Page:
It’s “that time of the month” again… blogging time. My greatest blogging fears are realized: I have nothing inspiring to say. I’m all dried up. Things have just been kind of shitty…
An email from my commercial agent landed in my inbox! Subject line: Downgrade. That doesn’t sound good. I open it up and read that, as it turns out, my scene is not in the final version of the national commercial I was on such a high to have booked. Contract over. Good-bye residuals, au revoir financial rewards. Ugh.
Oh look, it’s an email from my theatrical manager! Maybe it’s an audition for a network TV show to make up for the commercial debacle. She’s “concerned…” Well that’s never a good word to start off with. I take a deep breath and muster up the emotional energy to read on. She’s concerned that we haven’t had more success. Maybe I need to invest in new headshots. And maybe I need to address a couple of other changes as well… She’s right, but it still stings. Ugh.
I know! I’ll go to Capoeira class. That always makes me feel better. Wait…what!? Why can’t I remember the basic sequences? Why am I not keeping up with the drills? Surely I’m better than this by now. And holy shit- that game at the end of class! What WAS that? It’s like I’m a full-blown beginner all over again. Ugh.
Wahhhh… What do I need to do? Change my whole entire life? Give up entertainment? Trade in Capoeira for a new hobby? Everything just sucks right now! Or maybe it’s just me.
Then boom! Yesterday something happened. My spirit was lifted.
I got a commercial audition with a casting director I had re-connected with recently. Much to my surprise, she randomly recognized me out and about in a social setting. She had booked me on a project a few years back and has since founded her own company which is now one of the most notable in the commercial world! To my even greater surprise, not only did she call me into her office very soon after our run-in, but she enthusiastically shared that she tried to get me in for a National Commercial she was casting while I was out of town! Wow. I expressed how flattered (and frustrated) I was to have missed that opportunity- especially given my stroke of bad luck with the aforementioned commercial- but she assured me with such warmth and positivity that there will be more. Little did she know, this incredibly supportive interaction alone, regardless of any jobs, fed and completely reinvigorated my sad, frail, starving little soul (not to be dramatic, but I was a Dramatic Arts major, after all).
My spirit was lifted even higher by an inspirational TED talk that came across my Facebook newsfeed.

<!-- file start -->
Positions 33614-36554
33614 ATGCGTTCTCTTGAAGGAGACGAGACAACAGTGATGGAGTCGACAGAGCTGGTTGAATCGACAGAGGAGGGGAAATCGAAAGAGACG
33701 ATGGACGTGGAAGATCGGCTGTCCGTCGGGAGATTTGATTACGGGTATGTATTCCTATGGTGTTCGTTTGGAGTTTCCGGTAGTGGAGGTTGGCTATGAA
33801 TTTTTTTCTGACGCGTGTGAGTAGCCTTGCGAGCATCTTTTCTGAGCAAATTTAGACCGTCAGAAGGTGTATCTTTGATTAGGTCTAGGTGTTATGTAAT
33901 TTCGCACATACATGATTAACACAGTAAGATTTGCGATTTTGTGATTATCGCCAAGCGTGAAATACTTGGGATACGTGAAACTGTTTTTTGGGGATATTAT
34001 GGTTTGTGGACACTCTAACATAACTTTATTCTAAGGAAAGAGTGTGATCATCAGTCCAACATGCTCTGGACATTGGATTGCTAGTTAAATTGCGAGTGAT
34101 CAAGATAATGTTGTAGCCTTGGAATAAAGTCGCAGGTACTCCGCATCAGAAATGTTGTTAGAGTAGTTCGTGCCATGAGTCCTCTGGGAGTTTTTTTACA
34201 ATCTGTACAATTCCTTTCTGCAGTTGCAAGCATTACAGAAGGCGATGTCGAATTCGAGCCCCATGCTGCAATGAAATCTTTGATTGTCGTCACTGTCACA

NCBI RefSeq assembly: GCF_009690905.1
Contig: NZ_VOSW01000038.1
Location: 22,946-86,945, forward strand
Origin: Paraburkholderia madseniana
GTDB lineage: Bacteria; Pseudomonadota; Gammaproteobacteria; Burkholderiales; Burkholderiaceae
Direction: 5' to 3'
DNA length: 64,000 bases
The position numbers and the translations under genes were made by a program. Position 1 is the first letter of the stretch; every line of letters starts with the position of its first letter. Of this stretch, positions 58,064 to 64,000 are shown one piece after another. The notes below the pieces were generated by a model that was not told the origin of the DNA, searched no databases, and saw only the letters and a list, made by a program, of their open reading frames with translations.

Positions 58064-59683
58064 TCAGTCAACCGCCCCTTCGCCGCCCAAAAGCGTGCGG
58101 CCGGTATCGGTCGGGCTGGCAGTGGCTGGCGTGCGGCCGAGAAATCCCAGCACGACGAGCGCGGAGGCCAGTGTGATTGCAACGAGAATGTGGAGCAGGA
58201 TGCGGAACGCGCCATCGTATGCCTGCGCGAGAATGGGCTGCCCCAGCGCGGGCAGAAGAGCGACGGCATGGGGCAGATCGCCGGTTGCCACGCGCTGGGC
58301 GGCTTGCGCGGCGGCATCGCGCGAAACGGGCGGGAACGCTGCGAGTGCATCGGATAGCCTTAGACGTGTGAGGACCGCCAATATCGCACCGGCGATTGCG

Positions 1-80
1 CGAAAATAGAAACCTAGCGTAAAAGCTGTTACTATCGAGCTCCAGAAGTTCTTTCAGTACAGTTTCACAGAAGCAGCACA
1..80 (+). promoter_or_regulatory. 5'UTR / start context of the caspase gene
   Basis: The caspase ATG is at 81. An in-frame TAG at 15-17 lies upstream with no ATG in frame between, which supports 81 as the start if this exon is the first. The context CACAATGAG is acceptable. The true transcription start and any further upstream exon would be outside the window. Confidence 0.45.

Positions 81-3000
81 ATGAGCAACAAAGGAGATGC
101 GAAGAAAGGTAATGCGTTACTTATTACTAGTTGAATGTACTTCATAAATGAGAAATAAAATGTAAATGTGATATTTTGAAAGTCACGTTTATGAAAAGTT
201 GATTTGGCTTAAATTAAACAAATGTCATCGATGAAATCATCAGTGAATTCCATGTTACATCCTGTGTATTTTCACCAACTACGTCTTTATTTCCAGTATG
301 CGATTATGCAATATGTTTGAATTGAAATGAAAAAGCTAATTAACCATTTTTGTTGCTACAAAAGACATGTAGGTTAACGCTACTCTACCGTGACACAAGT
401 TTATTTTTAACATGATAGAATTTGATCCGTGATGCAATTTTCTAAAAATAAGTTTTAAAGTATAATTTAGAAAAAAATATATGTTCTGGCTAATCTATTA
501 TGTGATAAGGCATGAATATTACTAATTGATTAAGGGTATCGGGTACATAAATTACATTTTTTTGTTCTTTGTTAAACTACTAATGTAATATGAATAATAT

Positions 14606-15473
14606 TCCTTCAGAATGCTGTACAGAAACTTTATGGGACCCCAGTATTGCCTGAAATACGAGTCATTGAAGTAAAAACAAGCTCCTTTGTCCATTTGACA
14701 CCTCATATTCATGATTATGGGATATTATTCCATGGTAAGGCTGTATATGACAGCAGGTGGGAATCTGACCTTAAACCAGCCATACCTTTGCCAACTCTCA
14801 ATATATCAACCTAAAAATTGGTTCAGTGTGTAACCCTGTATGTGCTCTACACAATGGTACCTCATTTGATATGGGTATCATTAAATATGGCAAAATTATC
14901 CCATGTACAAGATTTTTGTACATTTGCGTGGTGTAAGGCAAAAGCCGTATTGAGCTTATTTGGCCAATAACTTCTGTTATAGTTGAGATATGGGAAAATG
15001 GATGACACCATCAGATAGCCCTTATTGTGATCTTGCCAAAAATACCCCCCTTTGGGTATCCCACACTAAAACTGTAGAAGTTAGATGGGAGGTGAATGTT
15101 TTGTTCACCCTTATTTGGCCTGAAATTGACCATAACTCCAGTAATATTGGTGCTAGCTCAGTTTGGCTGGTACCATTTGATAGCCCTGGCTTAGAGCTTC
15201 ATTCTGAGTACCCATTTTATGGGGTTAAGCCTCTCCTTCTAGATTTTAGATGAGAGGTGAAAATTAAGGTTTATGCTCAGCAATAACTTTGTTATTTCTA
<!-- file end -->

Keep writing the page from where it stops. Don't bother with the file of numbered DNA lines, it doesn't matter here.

Influenced by the words of Mark Cuban, tech Entrepreneur Alysia Silberg shares, “You can fail a thousand times. It doesn’t matter. It doesn’t matter what all the nay sayers say. It doesn’t matter all the negative comments. ‘Cause one day you will get it right. And it will feel spectacular. And that will give you the motivation to keep going. It will give you the confidence and self-belief to know that you are capable of absolutely anything you set your mind to.”
She then goes on to describe entrepreneurism as a rollercoaster ride. “It is like an adrenaline rush second to none. And every time you think you’ve done something right, you drop. And then you go up. And then you drop.”
Ain’t that the truth!?
Come to think of it, that reminds me of a re-cap my Capoeira professor shared about Mestre Boneco’s lesson on growth where he explained that growth is not linear. Sometimes we take two steps forward and five steps back. It is a cyclical process.
Hmmm… sounds a bit like that rollercoaster.
So hold onto those moments that make you feel spectacular and use them as fuel to keep going through the dips. The lows are as much a part of the ride as the highs. And only if we keep taking action toward our goals through all of it can we trust that the highs will come if we just ride it out.
And when you’re at the top of that high… let go, raise your arms, and enjoy the ride down. Weeeeeee!
View the entire TED talk below for more inspiration.
How do you stay in the game through all the peaks and valleys of your career? What fuels you to keep in pursuit? Are you giving yourself enough credit for doing the work, or are you too heavily focused on judging the results? I’d love to hear your thoughts!